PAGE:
The Motor Racing Developments team brought along three of their four Brabham BT42s, all with new and much larger air intakes for the Cosworth engines. All three also had a wing of the same type that Reutemann has been running for several races. This is an adaptation of the wing design used by Dan Gurney on his Eagles. The unusual shape is the work of Dr Bob Liebeck, who is senior engineer in aerodynamics research at McDonnell Douglas Aircraft. Although it is yet to be tried on an aircraft, Liebeck claims that this new aerofoil section, with its high leading edge, and deep curve, breaks new ground when it comes to high lift/low drag factors. Gordon Murray of the Brabham team was the first Formula One designer to cotton on to this, although we can expect the shape to become the vogue in a matter of months. The Brabhams were driven by Carlos Reutemann, Wilson Fittipaldi and Rolf Stornmelen, still standing in for Andrea de Adamich.
There was little to report in the Surtees canto with Mike Hai’wood and Carlos Pace in their usual blue and white TS14s while the assorted March 731s were handled by James Hunt, Jean-Pierre Jarier and Mike Beuttler. Now that Hesketh’s designer Harvey Postlewaite is working on his own car for next season, the white March has remained undamaged, although it had to be rebuilt around a new monocoque section in quite a hurry, following the Monza accident.
The Shadow team were looking for a good performance now that they were on the same continent as their generous sponsor, Universal Oil Products, and brought along two cars for Oliver and Follmer. Oliver’s car was the latest one with the revised rear suspension and extended wheelbase and the team seemed in good shape, particularly as both the drivers know the circuit well. There was a last minute plan to bring the third car out for Brian Redman but this was foiled when cargo space proved elusive. Graham Hill, however, had the red and white Embassy Racing example.
Finally there was the Iso Marlboro team plus von Opel’s Ensign, to complete the entry list, with not a Canadian in sight. Frank Williams’s once again had a change in his driver line-up with Howden Ganley’s latest team-mate being Tim Schenken, who hasn’t raced in Formula One since he drove his last race for Surtees at Watkins Glen a year ago. Since then Schenken had been waiting for Rondel to complete their own Formula One car, but the project is currently held up due to lack of finance. The two Williams cars had various detail changes suggested by Ron Tauranac, although the former Brabham designer wasn’t in attendance.
Practice was scheduled for two sessions on both Friday and Saturday, although a repeat dose of the fog that held up last year’s race at Mosport delayed Saturday’s practice and left the track damp until the last half hour. Possibly this was the reason that last year’s pole position time of 1 min. 13.6 sec. was never equalled, and only approached by Peterson who was a full second faster than the rest.
In the first Friday session only the Swede broke into the 1 min. 14 sec. bracket with 1 min. 14.6 sec. The only other driver who seemed to be trying his utmost was Carlos Reutemann. The Argentinian was very spectacular, yet consistently fast, and finished up second fastest at 1 min. 15.5 sec. Jody Scheckter showed that he had not forgotten how to handle a Formula One car by recording third fastest time at 1 min. 15.7 sec. while team-mate Revson and Cevert did 1 min. 15.8 sec.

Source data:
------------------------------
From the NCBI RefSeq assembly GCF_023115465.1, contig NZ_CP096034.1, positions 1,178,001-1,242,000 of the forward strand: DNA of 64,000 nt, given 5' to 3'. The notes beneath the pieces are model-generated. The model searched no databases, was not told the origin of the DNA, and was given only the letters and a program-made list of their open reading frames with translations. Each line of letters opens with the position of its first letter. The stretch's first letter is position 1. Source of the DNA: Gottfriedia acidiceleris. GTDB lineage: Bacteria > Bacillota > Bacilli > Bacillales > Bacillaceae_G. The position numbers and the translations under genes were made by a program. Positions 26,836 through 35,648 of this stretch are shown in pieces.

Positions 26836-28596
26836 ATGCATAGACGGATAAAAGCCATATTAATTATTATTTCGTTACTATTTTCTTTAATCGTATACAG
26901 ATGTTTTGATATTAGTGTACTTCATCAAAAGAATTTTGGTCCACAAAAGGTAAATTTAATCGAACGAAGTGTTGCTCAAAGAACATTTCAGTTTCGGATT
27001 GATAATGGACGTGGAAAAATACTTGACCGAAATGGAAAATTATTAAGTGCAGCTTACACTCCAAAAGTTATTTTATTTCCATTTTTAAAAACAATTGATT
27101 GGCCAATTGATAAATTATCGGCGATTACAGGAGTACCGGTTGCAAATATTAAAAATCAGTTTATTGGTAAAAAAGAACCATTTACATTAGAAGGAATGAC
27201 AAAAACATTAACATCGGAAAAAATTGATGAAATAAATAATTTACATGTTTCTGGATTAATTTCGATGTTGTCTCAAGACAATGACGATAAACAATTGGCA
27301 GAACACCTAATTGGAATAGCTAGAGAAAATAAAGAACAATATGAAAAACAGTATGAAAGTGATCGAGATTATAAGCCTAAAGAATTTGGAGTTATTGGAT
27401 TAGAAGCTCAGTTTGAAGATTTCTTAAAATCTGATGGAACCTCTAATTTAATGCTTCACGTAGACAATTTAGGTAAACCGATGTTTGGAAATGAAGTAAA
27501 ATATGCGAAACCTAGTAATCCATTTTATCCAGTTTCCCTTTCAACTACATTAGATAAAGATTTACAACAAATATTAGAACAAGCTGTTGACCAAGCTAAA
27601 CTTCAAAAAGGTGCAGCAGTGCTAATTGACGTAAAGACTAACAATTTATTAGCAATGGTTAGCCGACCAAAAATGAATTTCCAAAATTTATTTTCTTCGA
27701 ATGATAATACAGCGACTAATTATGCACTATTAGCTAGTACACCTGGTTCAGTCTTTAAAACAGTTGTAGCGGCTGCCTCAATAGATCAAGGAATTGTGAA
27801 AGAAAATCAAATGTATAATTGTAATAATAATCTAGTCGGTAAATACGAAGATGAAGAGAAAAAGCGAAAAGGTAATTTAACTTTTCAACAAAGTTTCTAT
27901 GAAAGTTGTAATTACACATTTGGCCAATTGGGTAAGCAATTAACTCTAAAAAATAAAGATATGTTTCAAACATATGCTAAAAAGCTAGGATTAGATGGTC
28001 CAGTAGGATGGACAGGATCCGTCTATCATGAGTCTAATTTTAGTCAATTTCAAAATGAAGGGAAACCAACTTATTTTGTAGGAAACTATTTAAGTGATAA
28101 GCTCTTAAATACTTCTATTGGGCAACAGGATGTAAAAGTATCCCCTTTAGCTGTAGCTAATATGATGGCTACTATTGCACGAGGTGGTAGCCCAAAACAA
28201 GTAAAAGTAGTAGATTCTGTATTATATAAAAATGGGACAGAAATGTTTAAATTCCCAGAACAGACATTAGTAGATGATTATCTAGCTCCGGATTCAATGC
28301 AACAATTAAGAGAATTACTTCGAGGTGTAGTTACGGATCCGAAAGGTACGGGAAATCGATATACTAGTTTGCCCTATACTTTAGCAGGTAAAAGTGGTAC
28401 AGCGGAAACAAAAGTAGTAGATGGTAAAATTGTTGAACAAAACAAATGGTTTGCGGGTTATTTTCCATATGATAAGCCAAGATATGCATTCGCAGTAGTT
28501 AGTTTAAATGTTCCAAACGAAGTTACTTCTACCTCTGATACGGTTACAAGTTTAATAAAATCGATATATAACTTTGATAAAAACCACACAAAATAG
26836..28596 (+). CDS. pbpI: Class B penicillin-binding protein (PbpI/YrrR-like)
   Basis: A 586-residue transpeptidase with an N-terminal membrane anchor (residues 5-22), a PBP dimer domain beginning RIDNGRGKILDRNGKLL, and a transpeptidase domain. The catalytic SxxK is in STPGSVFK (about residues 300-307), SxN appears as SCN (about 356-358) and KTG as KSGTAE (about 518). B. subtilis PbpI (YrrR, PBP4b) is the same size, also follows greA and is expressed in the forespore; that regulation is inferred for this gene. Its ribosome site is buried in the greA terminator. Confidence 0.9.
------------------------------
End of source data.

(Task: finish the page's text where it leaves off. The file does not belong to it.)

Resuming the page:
Arturo Merzario had a huge moment when the Ferrari got away from him into the tricky Turn 3 and careered through two catch fences, which managed to rip off most of the bodywork and deformable structures but leave the chassis remarkably undamaged. However the front suspension was badly twisted and the Italian had to sit out the second session. Hulme was in trouble when his gearbox chewed itself up and Stewart also had various problems, Gethin had a mis-fire and Oliver’s clutch packed up.
In session two on Friday afternoon most of the drivers started to settle down and the times started to come down. Peterson was again showing his superiority when it comes to turning a pole position lap and he finished up with a superb 1 min. 13.69 sec, Peter Revson enjoys Mosport and his best lap of 1 min 14.73 sec. made him second fastest just fractionally quicker than Scheckter at 1 min. 14.76 sec. Reutemann was still up there too with a best of 1 min. 14.81 sec. These four times remained unbeaten throughout Saturday so Peterson was on pole position for the eighth time in 14 races. Fifth fastest on Friday was the Austrian Niki Lauda, underlining that while his climb up the ladder has been relatively unspectacular compared with the Scheekters of this world, skill and determination is most certainly there.
On Saturday, as we said, the fog held up proceedings and the track was soaking wet. Finally, two hours late, the cars were allowed out singly to do four laps each, more to keep the crowd happy than anything else. While this was going on the track was drying quickly and, in the space of half an hour the damp Ontario fog lifted completely. Sp the session finally got underway with two and a half hours available for the rest to knock Peterson off pole position. There wasn’t much chance of that with the track still damp in places and, anyway, when it did finally dry out Peterson was fastest again with a time of 1 min. 14.59 sec. Emerson Fittipaldi came nearest with 1 min. 15.03 sec. which boosted him to fifth place on the grid. Cevert was again going well and lowered his time to 1 min. 15.12 sec. to share row three with Fittipaldi.
Denny Hulme was also much happier on Saturday and he improved to 1 min. 15.32 sec. to make row four with Lauda, who had failed to improve. Jackie Stewart was an unaccustomed ninth on the grid alongside Wilson Fittipaldi, who was very happy with his Brabham. Chris Amon settled in well with the Tyrrell team, but set no records so was on row six with Mike Hailwood, the two Shadows of Follmer and Oliver were on row seven while Hunt and Beltoise filled row eight Hunt taking it carefully in the rebuilt car. The rest were as shown on the grid with Graham Hill looking faster than he has all season.